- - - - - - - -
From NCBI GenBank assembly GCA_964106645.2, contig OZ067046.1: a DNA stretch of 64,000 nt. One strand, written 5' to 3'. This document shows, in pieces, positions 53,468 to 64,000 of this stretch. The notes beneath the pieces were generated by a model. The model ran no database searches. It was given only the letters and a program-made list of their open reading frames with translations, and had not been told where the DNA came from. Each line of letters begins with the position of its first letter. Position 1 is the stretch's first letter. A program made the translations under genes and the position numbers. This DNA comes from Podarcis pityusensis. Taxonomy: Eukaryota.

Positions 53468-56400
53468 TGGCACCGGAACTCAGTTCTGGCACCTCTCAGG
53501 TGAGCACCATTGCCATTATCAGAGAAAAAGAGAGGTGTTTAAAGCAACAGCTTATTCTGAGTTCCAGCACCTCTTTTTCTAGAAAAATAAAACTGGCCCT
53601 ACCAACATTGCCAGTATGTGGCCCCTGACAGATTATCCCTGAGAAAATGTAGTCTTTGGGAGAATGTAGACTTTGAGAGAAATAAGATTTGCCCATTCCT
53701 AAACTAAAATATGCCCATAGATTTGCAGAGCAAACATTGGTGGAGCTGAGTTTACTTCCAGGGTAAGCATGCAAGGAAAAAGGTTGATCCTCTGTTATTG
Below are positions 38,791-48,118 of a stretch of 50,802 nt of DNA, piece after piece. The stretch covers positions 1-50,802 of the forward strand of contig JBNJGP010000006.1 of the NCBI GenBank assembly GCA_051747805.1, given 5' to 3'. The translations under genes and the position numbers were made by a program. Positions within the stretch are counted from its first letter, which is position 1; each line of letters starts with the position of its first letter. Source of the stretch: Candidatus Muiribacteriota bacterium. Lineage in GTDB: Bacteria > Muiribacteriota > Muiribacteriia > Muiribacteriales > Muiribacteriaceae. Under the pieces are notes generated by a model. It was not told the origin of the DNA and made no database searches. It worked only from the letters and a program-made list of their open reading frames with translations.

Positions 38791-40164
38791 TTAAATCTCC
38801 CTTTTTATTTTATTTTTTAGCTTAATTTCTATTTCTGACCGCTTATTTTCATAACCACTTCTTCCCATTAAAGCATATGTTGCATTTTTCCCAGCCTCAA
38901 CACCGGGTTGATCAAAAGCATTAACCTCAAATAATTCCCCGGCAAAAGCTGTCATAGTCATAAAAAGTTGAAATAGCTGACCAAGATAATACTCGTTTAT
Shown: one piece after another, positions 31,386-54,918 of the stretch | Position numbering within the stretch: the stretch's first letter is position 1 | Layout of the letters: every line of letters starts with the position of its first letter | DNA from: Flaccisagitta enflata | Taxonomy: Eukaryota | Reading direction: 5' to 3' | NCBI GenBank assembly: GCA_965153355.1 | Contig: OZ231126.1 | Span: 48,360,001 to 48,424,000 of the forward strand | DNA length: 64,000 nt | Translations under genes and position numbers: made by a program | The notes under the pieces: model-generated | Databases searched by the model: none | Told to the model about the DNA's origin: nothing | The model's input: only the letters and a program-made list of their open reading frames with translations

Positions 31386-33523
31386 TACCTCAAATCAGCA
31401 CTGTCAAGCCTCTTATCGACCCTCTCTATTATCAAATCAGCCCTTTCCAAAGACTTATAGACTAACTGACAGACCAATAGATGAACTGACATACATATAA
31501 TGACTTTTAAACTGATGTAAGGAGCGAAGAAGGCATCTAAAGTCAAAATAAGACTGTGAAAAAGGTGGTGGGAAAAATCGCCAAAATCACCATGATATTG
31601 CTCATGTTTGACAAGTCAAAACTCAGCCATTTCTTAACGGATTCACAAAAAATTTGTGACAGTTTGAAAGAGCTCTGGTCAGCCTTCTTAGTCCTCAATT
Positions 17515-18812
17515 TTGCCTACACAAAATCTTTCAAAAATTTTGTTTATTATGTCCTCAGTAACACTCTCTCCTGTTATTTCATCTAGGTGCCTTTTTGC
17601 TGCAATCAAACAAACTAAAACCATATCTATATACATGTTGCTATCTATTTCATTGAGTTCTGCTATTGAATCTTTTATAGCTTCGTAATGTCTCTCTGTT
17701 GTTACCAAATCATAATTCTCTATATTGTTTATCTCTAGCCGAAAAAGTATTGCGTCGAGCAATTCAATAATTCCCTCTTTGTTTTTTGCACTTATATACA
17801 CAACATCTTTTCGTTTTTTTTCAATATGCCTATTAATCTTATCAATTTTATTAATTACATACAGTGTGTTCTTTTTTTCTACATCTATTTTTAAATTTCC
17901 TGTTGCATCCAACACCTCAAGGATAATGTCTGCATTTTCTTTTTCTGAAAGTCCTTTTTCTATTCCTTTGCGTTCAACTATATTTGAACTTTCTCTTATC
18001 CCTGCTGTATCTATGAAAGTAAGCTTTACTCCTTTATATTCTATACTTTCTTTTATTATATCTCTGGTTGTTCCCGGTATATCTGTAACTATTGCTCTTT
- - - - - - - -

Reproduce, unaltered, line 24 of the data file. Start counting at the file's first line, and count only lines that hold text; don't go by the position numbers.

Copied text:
18001 CCTGCTGTATCTATGAAAGTAAGCTTTACTCCTTTATATTCTATACTTTCTTTTATTATATCTCTGGTTGTTCCCGGTATATCTGTAACTATTGCTCTTT